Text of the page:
- Within, in terms of, and in response to a usually adverbial, time-and-place scene, situation, or context (the when and the where of the action)
- The thought of the verb is often completed with what is called a “predicate complement” noun or adjective of some kind
- Noun subjects and objects are often modified by adjectives
These, then, in abbreviated summary, are the basic forms of thought expressed in statements about anything— humans, nonverbal animals, vegetables, inanimate materials, and ideas: noun subject actor or receiver of action (or noun subject identified, etc.), verbal act, typically adverbial purpose, means, manner, and scene.
The Implicitly Moral Nature of This General Pattern of Verbal Action
This anatomy of the most basic forms of thought expressed in English discourse may not seem very “dramatic” on its face. Nobody necessarily gets yelled at, verbally knocked around, when subjects and predicates are put together, especially when describing flowers growing in a garden, or planets circling the sun. If, however, one looks closely at the word purpose and follows through on its implications, one may think differently. An actor or “agent” performing an action for a purpose is at the center of language as drama. If not up to its ears, the word purpose is up to its knees in potential moral conflict. Consider the following.
The word purpose, first of all, names a “negative.” It names something that does not yet exist or something that does not yet exist in sufficient quantity, quality, or duration. If your purpose is to win a ballgame, you get in shape, practice hard, and cooperate with your teammates in drills that perfect the plays the coach has designed. The victory on the field or court though—the purpose or aim of your efforts—has not yet come to pass at the time you formulate or speak of your purpose. The victory, your purpose, is still in the future. And the future is a “negative” for the present. It has not happened yet.
The same holds true even for politicians whose purpose is merely to maintain things the way they are. They don’t want anything new or different from the status quo, as it is labeled. All the laws and economic arrangements presently in place are just fine, they feel. These conservative statesmen and women or “reactionary” social-movement leaders oppose innovators and revolutionaries. Problem: The future isn’t here yet. It is still a negative. What will it be filled with? The conservative status quo? Or revolutionary change and innovation? The purpose these resistance politicians or reactionary social-movement leaders will serve is one of lengthening the duration, enhancing the quantity and perhaps the quality, of the kind of government and social system the nation currently has. Their purpose, like that of the ballplayers, points ahead in time to a set of conditions that do not yet exist, because the future does not yet exist.
Naming as it does a “not yet” or an “is not the case,” the notion of a “purpose” epitomizes language as verbal action, in contrast to language as a passive “mirror on nature.” “Purpose” points up how language can superimpose on the concrete natural conditions around us something that is “not there.” Just as your sought-after college diploma is “not yet” in your pocket, there’s probably “no” elephant stampeding through the room you’re in at this moment. “No elephant” is a concept you can bring to your present observations as you look to your left and your right. A chair might be materially there, along with a desk or table and a computer. But “no” playful pachyderm. “Purpose” and the negative destabilize a scientific or positivist view of language. They undermine an “objective” and therefore value-free notion of verbal description. Something is happening in language you can’t see, hear, feel, taste, or smell. Could it be—drama?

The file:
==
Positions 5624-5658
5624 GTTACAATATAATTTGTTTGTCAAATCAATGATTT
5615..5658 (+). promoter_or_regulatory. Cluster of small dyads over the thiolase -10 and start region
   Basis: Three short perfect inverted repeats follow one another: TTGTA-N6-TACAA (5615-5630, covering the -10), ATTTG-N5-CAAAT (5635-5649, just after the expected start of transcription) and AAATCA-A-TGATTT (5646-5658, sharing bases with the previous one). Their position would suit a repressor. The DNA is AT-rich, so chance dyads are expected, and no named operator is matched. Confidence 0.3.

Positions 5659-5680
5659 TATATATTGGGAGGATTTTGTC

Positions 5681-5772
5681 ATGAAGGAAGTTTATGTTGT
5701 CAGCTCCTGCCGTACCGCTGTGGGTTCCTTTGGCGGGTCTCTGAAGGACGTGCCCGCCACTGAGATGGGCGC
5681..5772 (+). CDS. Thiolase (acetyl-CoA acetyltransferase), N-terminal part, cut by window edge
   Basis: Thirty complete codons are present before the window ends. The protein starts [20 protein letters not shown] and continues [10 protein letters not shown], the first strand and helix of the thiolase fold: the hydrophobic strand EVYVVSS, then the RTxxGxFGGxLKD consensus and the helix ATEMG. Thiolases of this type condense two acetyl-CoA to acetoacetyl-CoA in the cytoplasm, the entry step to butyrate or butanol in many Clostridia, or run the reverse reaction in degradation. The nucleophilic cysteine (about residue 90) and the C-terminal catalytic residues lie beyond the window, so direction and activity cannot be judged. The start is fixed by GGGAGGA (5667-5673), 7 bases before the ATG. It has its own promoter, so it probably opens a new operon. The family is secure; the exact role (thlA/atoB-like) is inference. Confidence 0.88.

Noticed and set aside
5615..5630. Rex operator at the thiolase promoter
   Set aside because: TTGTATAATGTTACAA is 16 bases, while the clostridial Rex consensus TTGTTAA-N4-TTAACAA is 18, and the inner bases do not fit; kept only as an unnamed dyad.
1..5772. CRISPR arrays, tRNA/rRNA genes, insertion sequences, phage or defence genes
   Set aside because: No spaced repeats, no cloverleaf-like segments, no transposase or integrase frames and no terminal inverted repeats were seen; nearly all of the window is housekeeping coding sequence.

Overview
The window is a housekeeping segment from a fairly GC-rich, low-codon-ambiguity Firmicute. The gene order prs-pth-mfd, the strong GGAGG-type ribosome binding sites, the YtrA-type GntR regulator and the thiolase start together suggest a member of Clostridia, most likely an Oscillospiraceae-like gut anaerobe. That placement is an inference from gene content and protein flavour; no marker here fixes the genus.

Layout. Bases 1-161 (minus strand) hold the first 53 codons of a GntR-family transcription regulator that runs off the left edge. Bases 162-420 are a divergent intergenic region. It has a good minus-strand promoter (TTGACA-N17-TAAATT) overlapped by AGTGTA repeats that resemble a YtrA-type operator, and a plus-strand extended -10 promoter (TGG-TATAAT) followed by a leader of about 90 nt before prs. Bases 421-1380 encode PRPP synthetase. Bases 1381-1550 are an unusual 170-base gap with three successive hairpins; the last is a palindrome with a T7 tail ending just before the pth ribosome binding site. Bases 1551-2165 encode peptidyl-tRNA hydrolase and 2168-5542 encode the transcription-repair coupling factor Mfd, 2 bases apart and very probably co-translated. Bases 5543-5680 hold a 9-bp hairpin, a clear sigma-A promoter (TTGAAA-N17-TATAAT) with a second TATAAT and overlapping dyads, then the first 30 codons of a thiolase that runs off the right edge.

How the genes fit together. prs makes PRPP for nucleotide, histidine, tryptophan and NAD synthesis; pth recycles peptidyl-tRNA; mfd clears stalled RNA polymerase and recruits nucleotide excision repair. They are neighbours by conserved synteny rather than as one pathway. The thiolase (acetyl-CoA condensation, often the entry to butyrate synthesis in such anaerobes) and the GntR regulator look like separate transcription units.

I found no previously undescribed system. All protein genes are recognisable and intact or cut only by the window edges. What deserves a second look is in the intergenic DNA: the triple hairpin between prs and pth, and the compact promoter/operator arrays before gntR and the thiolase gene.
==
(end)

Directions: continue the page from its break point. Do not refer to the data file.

The social psychologist Abraham Maslow (1970) drew a famous diagram in the shape of a pyramid. He called it the hierarchy of human needs and motivations. He could have called the common human needs he lists in ascending order, lower to higher, a hierarchy of human purposes. Certainly, all persons pursue in their daily activities the ends and goals Maslow deems generally important for human life and success.
On the bottom tier of the pyramid, Maslow lists those physical needs humans directly share with nonverbal animals. They are those of food, drink, cover, shelter, reproduction, and elimination. Higher motivations include safety, belongingness, and esteem. At the pinnacle of the pyramid is the motive of self-actualization, self-fulfillment.
The moral drama that the word purpose conjures in the mind by way of hints and suggestions can be seen in a comparison and contrast between humans and other animals on Maslow’s lowest level of needs and motivations. The physical needs of humans Maslow cites are exactly the same, on some level of abstraction anyway, as those of insects and birds, squirrels, and chimpanzees. All animals, human and nonhuman, need and seek after, food, drink, shelter or habitat of some kind, reproduction, and so on. The difference is when nonhuman animals do not meet these needs, they get hungry, thirsty, vulnerable to danger and the elements, and deprived of offspring. When humans do not meet these needs, they get hungry, thirsty, vulnerable to danger and the elements, and deprived of offspring—and they get shamed! The poor themselves are deemed guilty for not properly providing for themselves and their dependents, a typical 19th-century approach to the problems of hunger and homelessness in a society. Or the social order that allows such deprivations to exist within it is blamed, a typical 20th- and 21st-century approach to the problems of hunger and want. Somebody or some condition is blamed. Moral conflict transpires. Dramas of correction and redemption ensue.